Accounting for Dummies: Part 3
In a previous blog post I introduced the two key accounting documents that you use to manage your business. This post concentrates on the second one of these, the Balance Sheet.
The balance sheet is a snapshot of all your assets and liabilities at a point in time, this can be the year end, month end, quarter end depending on your bookkeeping habits.
The balance sheet has a direct relationship with the P&L as follows. The profit or loss retained for the period will equal the net increase or decrease in your balance sheet totals or net assets. The format of the balance sheet is a listing of your assets and liabilities according to type and the figure at the bottom is known as net assets. This figure will always balance with the capital of the business which represents the cash that you the owner has tied up in the business. This figure of net assets (also called shareholders funds) is in theory similar to the ‘value’ of the company but in reality they can differ substantially. Valuation of companies is an art rather than a science (perhaps another post) but differs from net assets in the following key ways.
- Net assets values a business at the break-up value of its assets and liabilities and takes no account of the goodwill or intrinsic value of the business as a going concern
- Balance sheets do not place a value on brands or other intangible assets such as the skills and experience of staff
- Net assets value is usually the floor of a range of valuations depending on valuation methods used.
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…are always the first item in the Balance sheet. These are as the name suggests semi-permanent assets which are necessarily used by the business in its trading activity. These usually include Land and buildings, Plant and equipment, Fixtures and fittings and Motor Vehicles. Depreciation will be charged on these (written off to P&L) over the useful lives of the assets.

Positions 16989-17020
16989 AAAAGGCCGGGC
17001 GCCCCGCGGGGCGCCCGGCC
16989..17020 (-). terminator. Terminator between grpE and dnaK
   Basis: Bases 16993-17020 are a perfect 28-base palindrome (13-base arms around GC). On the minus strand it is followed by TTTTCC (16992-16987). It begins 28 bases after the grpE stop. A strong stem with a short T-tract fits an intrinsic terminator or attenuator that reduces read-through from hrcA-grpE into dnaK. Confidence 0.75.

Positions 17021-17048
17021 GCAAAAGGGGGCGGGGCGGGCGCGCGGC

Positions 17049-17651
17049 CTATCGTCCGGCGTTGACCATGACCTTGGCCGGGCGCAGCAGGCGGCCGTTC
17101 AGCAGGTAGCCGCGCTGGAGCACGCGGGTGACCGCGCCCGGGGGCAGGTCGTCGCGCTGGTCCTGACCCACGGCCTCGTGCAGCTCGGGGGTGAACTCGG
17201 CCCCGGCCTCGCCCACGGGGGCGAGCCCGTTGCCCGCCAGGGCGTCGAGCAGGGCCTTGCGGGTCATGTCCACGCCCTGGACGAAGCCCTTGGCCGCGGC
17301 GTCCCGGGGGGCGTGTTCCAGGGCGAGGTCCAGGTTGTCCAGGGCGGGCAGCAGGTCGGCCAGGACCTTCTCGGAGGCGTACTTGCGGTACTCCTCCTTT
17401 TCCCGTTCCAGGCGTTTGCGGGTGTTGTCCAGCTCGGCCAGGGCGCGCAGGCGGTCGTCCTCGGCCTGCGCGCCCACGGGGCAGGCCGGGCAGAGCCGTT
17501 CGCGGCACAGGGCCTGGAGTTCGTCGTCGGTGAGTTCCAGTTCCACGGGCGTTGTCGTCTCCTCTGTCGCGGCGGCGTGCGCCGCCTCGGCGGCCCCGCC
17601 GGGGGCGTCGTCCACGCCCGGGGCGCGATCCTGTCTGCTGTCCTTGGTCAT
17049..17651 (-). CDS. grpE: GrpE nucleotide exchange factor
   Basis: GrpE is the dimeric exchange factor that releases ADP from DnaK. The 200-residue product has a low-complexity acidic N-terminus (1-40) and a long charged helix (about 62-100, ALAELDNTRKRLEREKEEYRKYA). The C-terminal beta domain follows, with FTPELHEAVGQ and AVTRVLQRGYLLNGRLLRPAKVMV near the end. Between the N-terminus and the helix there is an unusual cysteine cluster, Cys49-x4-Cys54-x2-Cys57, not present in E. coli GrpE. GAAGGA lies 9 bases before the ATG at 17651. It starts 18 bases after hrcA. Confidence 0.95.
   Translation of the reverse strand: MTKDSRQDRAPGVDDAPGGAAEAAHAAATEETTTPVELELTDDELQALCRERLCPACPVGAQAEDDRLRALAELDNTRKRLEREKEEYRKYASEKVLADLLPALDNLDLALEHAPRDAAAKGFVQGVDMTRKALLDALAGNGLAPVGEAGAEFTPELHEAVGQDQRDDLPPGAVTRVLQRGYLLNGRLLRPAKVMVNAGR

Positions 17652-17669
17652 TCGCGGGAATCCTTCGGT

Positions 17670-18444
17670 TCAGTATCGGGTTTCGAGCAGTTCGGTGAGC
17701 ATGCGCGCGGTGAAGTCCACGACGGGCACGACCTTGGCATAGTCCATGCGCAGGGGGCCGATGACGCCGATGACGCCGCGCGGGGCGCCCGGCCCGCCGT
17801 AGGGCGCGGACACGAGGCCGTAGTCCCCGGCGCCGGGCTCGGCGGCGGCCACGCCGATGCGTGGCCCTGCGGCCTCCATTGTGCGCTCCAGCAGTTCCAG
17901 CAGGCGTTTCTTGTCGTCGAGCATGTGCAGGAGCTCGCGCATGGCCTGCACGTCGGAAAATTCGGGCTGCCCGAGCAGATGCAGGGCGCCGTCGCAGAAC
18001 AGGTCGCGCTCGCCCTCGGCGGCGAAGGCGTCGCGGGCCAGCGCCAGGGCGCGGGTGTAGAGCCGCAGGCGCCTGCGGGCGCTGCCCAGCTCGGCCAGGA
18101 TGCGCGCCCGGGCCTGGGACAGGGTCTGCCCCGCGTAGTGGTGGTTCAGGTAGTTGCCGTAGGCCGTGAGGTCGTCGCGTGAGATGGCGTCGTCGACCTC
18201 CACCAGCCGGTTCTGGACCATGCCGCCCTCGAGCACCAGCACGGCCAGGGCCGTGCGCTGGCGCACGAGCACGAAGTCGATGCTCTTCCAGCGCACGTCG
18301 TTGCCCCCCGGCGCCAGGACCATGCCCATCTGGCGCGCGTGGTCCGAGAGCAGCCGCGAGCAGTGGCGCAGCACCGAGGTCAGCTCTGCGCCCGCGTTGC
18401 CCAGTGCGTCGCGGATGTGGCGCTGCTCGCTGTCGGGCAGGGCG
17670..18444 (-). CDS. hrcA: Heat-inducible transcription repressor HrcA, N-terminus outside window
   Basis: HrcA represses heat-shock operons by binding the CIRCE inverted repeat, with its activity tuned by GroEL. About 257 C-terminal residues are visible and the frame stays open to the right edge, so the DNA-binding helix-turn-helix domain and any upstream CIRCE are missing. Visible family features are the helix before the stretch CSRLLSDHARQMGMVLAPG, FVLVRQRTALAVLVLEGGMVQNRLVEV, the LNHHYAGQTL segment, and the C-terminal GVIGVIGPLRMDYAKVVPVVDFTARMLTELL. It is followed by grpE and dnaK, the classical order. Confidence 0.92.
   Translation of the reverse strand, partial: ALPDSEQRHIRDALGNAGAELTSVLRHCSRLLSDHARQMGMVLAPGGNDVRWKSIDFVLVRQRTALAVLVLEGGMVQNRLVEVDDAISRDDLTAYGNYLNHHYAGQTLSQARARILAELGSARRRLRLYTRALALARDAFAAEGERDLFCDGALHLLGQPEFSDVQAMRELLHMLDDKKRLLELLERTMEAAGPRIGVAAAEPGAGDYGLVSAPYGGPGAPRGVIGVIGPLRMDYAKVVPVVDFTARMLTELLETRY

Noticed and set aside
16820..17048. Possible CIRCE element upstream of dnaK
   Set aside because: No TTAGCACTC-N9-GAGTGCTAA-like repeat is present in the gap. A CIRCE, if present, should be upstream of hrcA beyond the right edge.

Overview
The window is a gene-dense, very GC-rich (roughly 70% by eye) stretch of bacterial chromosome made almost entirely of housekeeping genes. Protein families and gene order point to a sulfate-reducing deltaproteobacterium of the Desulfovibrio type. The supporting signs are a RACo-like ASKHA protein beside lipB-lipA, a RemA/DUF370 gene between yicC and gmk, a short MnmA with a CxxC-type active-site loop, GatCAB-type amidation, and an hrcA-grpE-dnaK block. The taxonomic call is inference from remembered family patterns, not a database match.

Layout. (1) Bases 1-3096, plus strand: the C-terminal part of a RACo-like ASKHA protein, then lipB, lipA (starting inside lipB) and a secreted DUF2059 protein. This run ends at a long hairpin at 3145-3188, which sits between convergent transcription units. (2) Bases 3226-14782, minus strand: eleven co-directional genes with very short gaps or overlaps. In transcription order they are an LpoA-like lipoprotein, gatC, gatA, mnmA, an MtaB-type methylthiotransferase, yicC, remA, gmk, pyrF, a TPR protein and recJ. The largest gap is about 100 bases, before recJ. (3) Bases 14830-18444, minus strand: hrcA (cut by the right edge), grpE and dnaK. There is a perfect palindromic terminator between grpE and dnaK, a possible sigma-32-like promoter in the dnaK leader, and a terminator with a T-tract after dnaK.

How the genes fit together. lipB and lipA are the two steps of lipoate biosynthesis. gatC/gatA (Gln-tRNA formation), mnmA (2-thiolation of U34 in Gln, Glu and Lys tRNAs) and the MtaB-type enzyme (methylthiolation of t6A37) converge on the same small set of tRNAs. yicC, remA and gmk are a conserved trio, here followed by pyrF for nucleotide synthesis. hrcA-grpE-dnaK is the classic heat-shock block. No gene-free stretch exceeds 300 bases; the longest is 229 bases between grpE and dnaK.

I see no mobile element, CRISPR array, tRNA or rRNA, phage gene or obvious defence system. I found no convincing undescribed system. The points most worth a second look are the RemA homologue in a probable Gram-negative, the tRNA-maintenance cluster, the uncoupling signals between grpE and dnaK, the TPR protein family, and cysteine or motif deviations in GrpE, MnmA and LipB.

…are the short term assets used in the business and are usually made up of cash, debtors and stocks.
…are the opposite i.e. short term liabilities of running the business and are made up of overdrafts, creditors and accruals. The difference between Current assets and liabilities is known as Working Capital and a 2 to 1 ratio was always seen as healthy when I went to school.
Ratio analysis on your working capital figures is one of the best ways of measuring and monitoring the financial health of your business. Debtor days, stock days, creditor days define your business and careful cash-flow management is essential for business survival
The larger a business gets, other measures become more important like Return on Investment (ROI), Gearing ratios, Earnings per share (EPS) and Price Earnings ratio (P/E). These all measure the attractiveness of a business as it looks to investors rather than management.